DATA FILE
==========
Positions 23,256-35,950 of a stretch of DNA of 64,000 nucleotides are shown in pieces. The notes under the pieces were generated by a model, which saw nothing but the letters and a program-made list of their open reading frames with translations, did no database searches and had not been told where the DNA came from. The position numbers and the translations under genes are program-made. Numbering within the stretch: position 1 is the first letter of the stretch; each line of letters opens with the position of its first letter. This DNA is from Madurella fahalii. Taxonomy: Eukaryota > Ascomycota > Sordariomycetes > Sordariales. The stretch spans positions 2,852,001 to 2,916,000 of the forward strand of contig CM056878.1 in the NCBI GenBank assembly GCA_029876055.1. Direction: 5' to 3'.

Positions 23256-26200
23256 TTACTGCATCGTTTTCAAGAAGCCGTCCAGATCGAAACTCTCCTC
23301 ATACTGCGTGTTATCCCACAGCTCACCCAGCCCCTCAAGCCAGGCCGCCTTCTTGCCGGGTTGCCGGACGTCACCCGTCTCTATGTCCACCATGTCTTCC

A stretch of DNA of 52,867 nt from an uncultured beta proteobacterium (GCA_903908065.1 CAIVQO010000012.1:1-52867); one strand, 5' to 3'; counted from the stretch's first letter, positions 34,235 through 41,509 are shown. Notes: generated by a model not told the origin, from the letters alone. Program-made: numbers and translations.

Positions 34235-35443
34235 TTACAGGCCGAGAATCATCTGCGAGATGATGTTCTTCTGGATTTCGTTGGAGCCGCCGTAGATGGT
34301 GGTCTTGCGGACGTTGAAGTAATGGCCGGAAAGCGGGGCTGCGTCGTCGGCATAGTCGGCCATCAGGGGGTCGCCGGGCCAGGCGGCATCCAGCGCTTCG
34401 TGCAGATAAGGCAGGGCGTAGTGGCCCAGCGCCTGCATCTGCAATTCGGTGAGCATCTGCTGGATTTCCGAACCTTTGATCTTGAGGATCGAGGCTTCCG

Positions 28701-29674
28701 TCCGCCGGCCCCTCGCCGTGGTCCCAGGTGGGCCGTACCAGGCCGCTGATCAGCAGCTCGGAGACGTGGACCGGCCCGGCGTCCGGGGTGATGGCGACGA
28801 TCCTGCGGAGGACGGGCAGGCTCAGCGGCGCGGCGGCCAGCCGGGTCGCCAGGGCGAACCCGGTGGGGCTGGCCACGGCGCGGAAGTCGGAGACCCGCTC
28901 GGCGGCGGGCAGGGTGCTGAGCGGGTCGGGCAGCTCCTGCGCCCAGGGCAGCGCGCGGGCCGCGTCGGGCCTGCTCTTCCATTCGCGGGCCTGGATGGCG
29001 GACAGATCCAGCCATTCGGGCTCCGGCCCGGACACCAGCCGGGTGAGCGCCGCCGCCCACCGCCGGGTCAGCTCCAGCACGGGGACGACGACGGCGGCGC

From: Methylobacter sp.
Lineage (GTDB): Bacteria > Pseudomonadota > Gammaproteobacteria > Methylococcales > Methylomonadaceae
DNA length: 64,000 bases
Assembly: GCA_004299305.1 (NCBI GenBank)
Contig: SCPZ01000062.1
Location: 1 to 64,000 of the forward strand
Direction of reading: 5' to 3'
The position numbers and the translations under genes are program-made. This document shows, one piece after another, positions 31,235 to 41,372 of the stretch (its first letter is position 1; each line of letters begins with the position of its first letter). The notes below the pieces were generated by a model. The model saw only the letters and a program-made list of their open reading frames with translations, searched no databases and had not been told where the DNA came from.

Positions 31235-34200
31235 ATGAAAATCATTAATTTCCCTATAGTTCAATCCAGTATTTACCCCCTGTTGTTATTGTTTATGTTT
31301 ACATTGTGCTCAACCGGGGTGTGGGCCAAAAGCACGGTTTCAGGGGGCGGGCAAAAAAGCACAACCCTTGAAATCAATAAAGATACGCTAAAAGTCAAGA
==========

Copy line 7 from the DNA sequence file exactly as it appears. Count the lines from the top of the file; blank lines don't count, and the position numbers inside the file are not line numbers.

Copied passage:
34235 TTACAGGCCGAGAATCATCTGCGAGATGATGTTCTTCTGGATTTCGTTGGAGCCGCCGTAGATGGT